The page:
You create a network isolated environment by choosing the network isolation capability when you create the environment from virtual machines or templates. Optionally, you install applications, or connect the virtual machines to the private network. You can then store a copy of the environment to the Library. Team members can deploy multiple copies of the stored environment at the same time.

Advantages

  • You can run identical copies of your lab environments at the same time.

  • Because the identities of the machines do not change, you can avoid reconfiguring or reinstalling some applications.

  • You can run multiple snapshots of an environment at the same time.

Disadvantages

  • All virtual machines in an isolated network must run on a single host computer. This also means that those virtual machines can’t run on clustered hosts.

  • If the virtual machines in an isolated environment are members of a domain, the environment must include one or more virtual machines that act as the domain controller and DNS server. The domain can't be hosted on a virtual or physical computer that is outside the network isolated environment. An additional machine is not required for private workgroups.

  • Each virtual machine in the environment has at least two network adapters, which are created when you enable network isolation. If your tests require an application that is not compatible with this configuration, you cannot use a network isolated environment.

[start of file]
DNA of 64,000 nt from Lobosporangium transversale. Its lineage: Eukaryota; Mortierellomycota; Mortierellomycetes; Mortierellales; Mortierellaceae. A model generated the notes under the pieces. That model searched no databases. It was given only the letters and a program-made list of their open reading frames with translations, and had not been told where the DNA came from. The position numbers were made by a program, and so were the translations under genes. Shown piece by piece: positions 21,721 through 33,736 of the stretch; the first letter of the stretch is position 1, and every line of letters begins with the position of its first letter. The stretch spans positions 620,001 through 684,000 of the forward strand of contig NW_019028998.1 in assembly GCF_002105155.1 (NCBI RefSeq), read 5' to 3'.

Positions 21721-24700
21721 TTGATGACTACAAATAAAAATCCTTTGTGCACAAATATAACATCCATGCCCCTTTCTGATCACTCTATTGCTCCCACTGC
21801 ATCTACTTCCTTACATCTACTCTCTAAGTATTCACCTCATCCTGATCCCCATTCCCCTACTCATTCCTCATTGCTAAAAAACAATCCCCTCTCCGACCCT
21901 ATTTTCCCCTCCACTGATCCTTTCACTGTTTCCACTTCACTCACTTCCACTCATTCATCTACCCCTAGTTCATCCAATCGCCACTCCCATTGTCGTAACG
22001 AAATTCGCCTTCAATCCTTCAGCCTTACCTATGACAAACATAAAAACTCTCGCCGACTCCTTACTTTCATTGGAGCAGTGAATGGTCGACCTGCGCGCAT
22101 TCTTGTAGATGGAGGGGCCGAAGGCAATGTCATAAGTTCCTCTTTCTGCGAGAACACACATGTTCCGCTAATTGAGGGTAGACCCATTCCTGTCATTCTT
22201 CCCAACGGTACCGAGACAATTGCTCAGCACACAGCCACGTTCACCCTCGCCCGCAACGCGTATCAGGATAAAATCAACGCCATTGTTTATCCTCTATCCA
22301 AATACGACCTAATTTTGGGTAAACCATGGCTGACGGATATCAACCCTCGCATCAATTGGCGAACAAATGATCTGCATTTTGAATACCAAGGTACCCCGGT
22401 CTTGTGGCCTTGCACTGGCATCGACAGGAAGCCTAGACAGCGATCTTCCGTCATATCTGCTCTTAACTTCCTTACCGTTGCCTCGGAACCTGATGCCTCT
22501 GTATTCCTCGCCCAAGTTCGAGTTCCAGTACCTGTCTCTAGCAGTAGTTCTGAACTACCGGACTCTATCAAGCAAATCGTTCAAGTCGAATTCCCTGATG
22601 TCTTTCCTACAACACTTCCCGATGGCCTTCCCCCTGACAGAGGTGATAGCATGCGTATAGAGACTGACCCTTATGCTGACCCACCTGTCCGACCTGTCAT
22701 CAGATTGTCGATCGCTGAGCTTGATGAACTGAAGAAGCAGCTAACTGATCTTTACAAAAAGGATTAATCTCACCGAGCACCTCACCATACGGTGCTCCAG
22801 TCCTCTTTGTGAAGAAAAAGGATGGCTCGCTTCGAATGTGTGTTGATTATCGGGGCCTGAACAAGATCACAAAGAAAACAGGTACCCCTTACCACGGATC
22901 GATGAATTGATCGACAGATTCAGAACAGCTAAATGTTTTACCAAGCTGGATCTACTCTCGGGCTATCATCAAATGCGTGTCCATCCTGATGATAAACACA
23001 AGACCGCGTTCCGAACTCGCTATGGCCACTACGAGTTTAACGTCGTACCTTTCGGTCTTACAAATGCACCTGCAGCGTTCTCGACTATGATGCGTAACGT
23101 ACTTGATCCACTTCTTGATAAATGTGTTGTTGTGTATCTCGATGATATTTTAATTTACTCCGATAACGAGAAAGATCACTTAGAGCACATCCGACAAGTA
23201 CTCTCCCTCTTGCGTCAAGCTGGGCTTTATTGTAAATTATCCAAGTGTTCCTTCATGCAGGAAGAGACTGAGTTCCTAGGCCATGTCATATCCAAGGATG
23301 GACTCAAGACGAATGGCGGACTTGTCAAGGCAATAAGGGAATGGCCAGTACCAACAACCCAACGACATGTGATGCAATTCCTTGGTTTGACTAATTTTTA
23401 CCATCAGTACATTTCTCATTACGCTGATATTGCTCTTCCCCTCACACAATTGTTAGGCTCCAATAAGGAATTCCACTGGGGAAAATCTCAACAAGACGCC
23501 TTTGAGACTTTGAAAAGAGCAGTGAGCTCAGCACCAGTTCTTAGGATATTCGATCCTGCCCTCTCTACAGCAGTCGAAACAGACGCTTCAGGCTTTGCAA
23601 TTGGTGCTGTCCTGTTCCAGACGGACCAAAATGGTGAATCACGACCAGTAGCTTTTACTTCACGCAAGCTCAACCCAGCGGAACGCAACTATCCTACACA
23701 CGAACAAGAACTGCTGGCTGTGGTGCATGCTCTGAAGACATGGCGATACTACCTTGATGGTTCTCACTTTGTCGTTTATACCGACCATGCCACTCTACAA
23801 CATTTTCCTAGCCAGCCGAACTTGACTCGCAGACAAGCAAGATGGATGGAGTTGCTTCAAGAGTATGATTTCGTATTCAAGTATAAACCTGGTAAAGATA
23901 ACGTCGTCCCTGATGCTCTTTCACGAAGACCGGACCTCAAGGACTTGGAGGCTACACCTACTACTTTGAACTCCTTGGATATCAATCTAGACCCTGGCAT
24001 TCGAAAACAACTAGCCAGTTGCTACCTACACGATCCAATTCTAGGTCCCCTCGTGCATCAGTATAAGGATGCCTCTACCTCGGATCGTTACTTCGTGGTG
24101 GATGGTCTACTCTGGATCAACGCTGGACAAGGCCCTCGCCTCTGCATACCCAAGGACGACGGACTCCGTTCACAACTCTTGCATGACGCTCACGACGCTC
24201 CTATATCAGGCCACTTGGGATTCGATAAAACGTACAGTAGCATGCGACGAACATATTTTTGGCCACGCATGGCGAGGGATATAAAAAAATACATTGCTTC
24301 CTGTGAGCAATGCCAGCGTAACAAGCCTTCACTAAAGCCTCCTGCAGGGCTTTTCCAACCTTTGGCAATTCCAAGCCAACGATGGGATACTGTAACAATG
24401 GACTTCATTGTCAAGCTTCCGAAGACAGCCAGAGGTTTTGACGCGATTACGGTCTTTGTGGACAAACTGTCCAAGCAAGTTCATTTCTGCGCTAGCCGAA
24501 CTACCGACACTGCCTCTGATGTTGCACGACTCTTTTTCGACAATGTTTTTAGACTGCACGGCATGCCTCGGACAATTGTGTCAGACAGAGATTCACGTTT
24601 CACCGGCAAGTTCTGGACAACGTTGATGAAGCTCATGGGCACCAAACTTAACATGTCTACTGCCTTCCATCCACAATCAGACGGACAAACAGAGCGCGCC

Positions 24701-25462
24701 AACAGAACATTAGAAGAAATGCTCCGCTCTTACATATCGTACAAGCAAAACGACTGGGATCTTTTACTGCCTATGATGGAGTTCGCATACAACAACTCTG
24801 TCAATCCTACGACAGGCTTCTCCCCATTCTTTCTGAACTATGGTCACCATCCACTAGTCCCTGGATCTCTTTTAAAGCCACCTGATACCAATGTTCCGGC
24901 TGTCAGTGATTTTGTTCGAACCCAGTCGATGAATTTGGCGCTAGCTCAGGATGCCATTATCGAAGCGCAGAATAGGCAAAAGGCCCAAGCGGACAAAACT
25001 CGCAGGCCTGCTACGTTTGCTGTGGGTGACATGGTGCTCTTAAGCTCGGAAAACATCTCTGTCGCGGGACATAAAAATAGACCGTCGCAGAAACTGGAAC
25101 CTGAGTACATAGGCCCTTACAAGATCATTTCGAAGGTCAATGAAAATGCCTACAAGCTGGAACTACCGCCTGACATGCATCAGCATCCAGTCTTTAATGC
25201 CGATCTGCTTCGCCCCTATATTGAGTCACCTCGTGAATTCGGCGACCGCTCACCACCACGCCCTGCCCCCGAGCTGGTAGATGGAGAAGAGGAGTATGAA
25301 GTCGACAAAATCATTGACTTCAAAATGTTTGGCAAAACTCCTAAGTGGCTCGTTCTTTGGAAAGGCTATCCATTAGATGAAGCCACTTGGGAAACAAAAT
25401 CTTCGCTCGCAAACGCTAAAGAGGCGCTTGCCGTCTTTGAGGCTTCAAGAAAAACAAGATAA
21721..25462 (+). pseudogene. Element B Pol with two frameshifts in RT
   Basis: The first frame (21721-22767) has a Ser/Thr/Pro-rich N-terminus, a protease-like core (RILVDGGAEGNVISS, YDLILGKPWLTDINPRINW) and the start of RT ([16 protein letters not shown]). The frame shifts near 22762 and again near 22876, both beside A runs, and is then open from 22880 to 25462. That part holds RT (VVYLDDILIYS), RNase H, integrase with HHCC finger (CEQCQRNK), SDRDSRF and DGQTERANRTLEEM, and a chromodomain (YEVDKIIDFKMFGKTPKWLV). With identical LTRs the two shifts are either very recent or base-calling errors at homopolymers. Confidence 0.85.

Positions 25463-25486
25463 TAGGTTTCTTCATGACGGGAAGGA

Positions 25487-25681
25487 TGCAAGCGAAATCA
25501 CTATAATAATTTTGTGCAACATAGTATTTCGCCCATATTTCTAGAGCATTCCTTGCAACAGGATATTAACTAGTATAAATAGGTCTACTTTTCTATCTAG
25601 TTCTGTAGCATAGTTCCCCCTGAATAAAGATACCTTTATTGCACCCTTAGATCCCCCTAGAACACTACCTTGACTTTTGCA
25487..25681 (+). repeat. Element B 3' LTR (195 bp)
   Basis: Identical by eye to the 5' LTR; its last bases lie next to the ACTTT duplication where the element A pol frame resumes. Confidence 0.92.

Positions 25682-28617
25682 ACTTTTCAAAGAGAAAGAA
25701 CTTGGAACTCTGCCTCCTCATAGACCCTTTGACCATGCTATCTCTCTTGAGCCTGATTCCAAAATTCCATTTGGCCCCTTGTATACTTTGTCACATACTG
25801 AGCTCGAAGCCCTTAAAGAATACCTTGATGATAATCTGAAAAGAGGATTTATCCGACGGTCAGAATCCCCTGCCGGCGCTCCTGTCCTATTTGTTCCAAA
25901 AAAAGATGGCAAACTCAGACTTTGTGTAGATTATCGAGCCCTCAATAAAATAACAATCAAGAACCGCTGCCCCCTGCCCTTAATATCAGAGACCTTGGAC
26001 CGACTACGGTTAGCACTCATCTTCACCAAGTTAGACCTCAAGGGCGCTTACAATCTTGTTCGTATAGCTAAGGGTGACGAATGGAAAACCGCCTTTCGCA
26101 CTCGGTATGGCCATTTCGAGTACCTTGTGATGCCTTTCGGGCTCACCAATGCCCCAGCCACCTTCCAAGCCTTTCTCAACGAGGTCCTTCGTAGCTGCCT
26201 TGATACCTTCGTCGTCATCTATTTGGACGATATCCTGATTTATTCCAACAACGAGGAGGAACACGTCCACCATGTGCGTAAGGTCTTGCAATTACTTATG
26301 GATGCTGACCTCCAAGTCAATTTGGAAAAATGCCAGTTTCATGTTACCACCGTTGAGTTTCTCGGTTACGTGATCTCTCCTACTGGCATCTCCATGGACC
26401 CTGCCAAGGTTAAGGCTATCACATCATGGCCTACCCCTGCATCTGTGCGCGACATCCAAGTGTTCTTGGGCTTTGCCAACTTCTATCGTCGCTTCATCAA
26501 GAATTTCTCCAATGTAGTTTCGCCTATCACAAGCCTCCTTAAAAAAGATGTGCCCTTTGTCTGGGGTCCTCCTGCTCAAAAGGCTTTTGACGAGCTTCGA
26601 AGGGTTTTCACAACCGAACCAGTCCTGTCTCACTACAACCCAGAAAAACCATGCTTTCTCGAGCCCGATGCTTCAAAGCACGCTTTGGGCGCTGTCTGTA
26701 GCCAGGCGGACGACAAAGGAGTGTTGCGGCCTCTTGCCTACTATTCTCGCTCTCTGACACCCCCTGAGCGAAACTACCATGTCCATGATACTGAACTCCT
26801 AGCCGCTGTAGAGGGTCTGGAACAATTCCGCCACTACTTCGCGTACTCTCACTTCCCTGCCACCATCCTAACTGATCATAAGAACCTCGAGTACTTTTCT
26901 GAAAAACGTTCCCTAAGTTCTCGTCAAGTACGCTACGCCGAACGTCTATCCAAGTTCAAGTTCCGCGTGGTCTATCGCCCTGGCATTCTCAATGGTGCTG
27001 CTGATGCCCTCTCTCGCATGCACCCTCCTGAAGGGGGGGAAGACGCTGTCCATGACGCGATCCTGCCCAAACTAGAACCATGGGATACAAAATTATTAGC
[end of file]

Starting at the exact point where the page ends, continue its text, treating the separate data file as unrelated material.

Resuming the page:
For more information about network isolation, see Cloning Virtual Machines through Network Isolation. For information about how to create a network isolated environment, see Creating and Using a Network Isolated Environment.

You can create an SCVMM environment by using virtual machines that are already running on your SCVMM host group. These virtual machines aren’t copied, but are instead included directly in your lab environment. A running virtual machine can be used in only one lab environment at a time. After you delete a lab environment, you can reuse its virtual machines in another lab environment.

Advantages

  • This process is faster than deploying stored virtual machines or templates.

  • If you run tests on virtual machines without using Lab Management, you can transition to Lab Management without recreating those virtual machines.

Disadvantages

  • You cannot configure network isolation on a lab environment that includes running virtual machines.

  • You can’t run multiple identical copies of these environments at the same time. Instead, you must change the unique identities of the virtual machines.

For more information about how to create an SCVMM environment using running virtual machines, see Compose an SCVMM Environment from Running Virtual Machines. For information about managing an SCVMM environment that includes running virtual machines, see Managing Lab Environments and Virtual Machines.